Epistemology and the Social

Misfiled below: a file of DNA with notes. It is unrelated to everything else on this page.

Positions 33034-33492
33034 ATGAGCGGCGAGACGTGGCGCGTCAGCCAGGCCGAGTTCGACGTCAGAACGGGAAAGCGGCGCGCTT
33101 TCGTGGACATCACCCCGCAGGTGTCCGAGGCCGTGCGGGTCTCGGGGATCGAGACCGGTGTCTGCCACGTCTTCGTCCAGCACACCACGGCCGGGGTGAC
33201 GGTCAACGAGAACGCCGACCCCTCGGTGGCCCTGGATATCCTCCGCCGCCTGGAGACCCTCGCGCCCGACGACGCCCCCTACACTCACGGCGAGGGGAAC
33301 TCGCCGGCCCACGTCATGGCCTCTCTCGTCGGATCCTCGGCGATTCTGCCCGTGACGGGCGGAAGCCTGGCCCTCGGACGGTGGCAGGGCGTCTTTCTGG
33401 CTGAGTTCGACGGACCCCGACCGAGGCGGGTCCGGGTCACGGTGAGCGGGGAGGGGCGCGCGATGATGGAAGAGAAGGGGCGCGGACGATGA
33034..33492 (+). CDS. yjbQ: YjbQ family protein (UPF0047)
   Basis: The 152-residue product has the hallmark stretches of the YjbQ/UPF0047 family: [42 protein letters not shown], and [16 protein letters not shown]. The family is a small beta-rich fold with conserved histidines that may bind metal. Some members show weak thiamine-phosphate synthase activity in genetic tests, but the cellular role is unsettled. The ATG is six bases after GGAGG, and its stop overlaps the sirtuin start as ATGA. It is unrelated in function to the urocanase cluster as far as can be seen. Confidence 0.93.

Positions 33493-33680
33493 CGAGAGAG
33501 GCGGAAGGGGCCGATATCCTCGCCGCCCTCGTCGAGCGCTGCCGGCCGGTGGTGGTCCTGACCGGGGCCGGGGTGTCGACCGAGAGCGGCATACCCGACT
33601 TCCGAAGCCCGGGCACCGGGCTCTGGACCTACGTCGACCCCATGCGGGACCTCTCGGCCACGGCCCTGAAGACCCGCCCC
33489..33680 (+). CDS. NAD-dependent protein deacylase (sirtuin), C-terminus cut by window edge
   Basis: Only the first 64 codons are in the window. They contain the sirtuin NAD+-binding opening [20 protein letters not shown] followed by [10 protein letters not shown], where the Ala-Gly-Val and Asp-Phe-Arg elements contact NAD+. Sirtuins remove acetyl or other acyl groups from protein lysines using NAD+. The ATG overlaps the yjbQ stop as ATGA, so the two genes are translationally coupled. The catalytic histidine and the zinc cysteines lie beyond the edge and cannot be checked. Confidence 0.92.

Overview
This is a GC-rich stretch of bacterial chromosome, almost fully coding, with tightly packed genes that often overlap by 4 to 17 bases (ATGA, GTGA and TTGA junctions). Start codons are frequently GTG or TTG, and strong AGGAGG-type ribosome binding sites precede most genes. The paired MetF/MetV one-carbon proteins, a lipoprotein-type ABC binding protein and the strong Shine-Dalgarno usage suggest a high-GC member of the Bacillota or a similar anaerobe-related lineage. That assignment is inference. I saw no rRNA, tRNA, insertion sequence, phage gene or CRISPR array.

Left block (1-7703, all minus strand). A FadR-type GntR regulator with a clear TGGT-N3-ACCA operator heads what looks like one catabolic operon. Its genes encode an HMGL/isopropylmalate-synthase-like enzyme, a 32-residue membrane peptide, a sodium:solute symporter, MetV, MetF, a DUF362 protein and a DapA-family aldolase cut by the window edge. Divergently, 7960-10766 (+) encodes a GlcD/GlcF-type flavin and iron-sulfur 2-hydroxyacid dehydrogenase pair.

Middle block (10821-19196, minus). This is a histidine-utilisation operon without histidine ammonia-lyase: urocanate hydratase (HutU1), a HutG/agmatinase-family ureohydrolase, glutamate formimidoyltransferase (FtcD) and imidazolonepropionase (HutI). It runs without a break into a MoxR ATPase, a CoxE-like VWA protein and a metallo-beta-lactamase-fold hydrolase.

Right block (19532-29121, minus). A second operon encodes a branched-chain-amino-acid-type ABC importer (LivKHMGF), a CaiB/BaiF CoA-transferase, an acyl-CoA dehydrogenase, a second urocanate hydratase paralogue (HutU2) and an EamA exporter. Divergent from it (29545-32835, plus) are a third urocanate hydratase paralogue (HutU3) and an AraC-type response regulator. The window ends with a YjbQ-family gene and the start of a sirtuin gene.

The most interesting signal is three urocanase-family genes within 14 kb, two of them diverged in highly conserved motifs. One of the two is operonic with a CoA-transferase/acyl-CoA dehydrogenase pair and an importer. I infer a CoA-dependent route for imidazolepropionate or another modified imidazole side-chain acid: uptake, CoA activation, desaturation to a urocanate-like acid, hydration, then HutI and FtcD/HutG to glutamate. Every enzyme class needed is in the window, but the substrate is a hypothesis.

Epistemology had to come to terms with “the social” on two different occasions. The first was represented by the dispute about the epistemological status of the “social” sciences, and in this case the already well established epistemology of the natural sciences seemed to have the right to dictate the conditions for a discipline to be a science. But the social sciences could successfully vindicate the legitimacy of their specific criteria for scientificity. More recently, the impact of social factors on the construction of our knowledge (including scientific knowledge) has reversed, in a certain sense, the old position and promoted social inquiry to the role of a criterion for evaluating the purport of cognitive (including scientific) statements. But this has undermined the traditional characteristics of objectivity and rigor that seem constitutive of science. Moreover, in order to establish the real extent to which social conditionings have an impact on scientific knowledge one must credit sociology with a sound ground of reliability, and this is not possible without a preliminary “epistemological” assessment. These are some of the topics discussed in this book, both theoretically and with reference to concrete cases.